Case Studies

American Rescue Plan in Action: Jacksonville Focuses on Sewer Infrastructure

Jacksonville, NC
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Through a single focus, Jacksonville addresses both current need and future planning, all while providing much needed relief to the community.

City of Jacksonville

Funds Received: $9 million
Population: 71,419


  • Sewer infrastructure
    • $5 million towards Parkwood Regional Project, a sewer expansion
    • $4 million towards sewer repairs



  • Address areas of biggest need
  • Focus on streamlined administration, rather than complicating the accounting and reporting elements of ARP
  • Leverage ARP funds as part of strategic plans

Jacksonville’s strategy is simple: all of their directly received American Rescue Plan funds will be put towards sewer infrastructure. This target wasn’t selected haphazardly. Rather, it was chosen because of its strategic importance to both the city’s present situation and future plans.

“One, we have aging infrastructure,” said City Manager Richard Woodruff. “And two, we have a need for expanding that infrastructure. This meets both of those criteria at a very great time.”

The sewer expansion carries particular promise. Termed the “Parkwood Regional Project,” this work will allow the town to provide service to a newly developing area. This will both directly allow for more than 1,000 residential units, and will also provide the groundwork for future commercial uses.

In total, the Parkwood Regional Project costs about $38 million, according to Woodruff. Jacksonville will put $5 million of its American Rescue Plan funds towards that bill, and has also received some of the state’s ARP funding — $20 million.

It is not a new project idea. Already a part of the city’s 10-year improvement plan, Jacksonville initially planned to pay for the Parkwood Regional Project via a rate increase and bonds. While some bonds will still be necessary, the overall impact to the rate payer is severely diminished, as is the lengthy timeline. Woodruff notes that the federal and state funding allows the city to move up the construction schedule by at least 1 to 3 years.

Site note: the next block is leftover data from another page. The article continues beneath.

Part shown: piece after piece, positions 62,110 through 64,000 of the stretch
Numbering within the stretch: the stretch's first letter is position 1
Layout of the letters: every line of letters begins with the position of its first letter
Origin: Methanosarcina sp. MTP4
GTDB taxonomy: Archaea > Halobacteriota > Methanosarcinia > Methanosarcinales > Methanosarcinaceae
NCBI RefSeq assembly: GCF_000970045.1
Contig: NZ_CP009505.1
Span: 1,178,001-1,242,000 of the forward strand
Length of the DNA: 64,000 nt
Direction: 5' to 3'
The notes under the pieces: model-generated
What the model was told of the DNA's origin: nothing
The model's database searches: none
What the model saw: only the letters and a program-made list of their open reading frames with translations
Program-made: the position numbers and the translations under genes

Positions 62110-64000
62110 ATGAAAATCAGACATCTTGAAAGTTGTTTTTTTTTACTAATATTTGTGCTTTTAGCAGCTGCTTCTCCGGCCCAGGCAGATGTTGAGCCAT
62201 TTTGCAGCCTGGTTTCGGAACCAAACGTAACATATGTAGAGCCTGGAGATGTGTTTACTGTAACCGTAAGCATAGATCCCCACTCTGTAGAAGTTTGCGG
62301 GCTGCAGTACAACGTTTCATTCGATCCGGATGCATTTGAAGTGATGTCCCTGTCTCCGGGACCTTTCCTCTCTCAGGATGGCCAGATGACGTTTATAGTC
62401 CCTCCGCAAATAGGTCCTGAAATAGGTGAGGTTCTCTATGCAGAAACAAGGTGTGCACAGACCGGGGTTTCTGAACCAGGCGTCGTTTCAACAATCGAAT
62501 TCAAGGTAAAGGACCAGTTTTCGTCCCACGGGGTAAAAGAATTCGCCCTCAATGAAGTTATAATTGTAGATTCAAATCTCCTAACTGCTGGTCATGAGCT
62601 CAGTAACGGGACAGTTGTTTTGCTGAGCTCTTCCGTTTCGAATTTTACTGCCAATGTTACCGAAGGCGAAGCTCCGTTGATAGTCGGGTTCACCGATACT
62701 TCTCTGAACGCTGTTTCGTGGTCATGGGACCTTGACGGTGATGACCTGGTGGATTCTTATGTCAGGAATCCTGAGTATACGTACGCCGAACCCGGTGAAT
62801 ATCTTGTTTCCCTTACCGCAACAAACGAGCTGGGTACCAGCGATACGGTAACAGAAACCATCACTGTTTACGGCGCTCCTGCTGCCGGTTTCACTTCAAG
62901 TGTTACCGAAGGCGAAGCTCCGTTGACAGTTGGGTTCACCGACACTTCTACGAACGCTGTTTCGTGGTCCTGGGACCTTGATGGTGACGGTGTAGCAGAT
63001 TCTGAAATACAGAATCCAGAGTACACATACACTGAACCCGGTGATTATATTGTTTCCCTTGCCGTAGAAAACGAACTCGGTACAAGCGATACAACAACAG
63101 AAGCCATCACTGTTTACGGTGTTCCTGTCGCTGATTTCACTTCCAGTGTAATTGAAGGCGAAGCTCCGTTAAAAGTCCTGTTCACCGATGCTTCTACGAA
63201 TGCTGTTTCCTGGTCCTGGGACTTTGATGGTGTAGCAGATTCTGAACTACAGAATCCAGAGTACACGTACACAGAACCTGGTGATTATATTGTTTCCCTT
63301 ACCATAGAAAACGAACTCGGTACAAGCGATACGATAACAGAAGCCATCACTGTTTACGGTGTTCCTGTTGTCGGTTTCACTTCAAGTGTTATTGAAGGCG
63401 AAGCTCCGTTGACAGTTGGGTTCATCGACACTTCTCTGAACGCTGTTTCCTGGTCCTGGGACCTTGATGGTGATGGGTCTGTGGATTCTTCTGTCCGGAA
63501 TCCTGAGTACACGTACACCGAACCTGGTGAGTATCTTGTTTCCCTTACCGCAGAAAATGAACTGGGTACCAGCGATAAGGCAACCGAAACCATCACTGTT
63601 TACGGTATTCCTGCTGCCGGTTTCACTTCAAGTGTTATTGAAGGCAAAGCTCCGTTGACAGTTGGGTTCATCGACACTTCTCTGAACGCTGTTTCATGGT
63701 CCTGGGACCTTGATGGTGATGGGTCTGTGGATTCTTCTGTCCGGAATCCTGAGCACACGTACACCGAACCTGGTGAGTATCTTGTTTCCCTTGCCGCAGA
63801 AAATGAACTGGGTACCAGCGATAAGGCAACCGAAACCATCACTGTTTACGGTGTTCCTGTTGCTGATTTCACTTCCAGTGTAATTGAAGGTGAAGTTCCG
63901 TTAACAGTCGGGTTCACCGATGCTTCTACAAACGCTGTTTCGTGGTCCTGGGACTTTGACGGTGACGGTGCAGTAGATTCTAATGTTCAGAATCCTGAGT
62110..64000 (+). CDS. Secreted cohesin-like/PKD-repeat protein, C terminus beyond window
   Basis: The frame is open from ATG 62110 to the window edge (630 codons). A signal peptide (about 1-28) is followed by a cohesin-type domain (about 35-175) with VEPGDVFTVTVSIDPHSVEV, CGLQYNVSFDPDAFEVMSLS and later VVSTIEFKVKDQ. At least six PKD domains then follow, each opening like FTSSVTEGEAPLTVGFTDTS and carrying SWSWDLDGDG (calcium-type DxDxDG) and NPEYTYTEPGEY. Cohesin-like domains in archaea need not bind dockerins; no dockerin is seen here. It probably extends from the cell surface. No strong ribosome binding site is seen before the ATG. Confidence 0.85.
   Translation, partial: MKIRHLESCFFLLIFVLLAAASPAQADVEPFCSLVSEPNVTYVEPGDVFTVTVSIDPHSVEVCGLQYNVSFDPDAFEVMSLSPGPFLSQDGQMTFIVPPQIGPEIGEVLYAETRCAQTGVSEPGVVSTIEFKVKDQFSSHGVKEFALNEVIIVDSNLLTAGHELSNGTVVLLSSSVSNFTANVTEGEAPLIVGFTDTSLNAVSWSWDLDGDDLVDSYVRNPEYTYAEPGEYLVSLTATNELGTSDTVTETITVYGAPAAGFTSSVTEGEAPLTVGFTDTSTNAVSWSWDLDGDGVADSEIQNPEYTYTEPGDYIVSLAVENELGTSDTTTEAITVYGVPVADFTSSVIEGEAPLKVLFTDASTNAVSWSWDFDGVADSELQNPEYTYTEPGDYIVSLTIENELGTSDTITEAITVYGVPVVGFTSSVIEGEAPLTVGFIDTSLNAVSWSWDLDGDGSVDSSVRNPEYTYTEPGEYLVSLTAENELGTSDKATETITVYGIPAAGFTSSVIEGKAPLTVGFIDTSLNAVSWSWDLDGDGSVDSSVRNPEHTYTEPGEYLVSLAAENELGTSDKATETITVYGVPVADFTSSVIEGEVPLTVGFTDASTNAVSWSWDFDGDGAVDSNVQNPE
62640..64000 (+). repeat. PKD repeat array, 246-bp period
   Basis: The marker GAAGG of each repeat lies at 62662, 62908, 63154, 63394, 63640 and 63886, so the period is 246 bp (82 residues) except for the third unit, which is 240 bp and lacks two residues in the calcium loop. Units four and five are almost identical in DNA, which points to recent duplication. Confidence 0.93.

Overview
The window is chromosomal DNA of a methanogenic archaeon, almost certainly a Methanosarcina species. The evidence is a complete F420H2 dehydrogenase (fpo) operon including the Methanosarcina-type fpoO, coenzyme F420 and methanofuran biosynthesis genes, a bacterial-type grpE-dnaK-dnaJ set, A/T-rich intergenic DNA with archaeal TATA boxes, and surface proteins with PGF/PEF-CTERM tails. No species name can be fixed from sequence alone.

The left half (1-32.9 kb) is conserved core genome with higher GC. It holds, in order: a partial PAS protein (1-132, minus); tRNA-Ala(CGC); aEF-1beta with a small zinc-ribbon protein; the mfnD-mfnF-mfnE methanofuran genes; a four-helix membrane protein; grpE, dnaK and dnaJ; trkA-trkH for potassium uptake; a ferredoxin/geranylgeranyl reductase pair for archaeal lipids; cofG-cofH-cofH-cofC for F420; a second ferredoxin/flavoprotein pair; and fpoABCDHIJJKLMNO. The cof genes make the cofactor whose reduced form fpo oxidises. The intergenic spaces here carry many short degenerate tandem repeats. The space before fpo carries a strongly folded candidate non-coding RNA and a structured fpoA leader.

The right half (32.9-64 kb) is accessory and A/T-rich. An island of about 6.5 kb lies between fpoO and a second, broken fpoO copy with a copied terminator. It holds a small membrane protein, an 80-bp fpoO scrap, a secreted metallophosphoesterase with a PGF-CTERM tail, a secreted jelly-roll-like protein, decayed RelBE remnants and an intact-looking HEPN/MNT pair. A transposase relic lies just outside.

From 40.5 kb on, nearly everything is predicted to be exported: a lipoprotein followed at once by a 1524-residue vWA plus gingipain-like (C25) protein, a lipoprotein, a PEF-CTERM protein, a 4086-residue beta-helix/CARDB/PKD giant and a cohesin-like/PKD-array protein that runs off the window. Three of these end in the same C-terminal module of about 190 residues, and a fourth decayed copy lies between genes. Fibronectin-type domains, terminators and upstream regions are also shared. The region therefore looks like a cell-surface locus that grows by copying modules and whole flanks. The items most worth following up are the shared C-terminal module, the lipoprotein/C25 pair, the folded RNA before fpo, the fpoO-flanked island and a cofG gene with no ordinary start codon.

Most importantly, however, is the relief provided to the citizens and the city.

“This has a long term impact on everything from the tax base of the city to the distribution of sales tax to community development block grants, because it is tied into population and tax base,” said Woodruff. “It’s a major positive for the city of Jacksonville.”



Simplified reporting. To avoid complications around the reporting and documentation, Jacksonville simplified their approach: only focusing on sewer projects and infrastructure.

Simplified execution. Because of the single spending category decision, the city can utilize its existing staff and capacity. “We are more than capable of administering these funds,” said Woodruff.

Simplified decision making. The difficult strategizing had already been done in Jacksonville. The city needed sewer repairs, and it needed additional service in developing areas. With all the work done on those projects – including design, engineering, council approval, and so on – the American Rescue Plan funds essentially allowed Jacksonville to hone in on the idea of relief. Using these funds as opposed to a rate increase will provide significant benefit to the city’s citizens.

March 16, 2022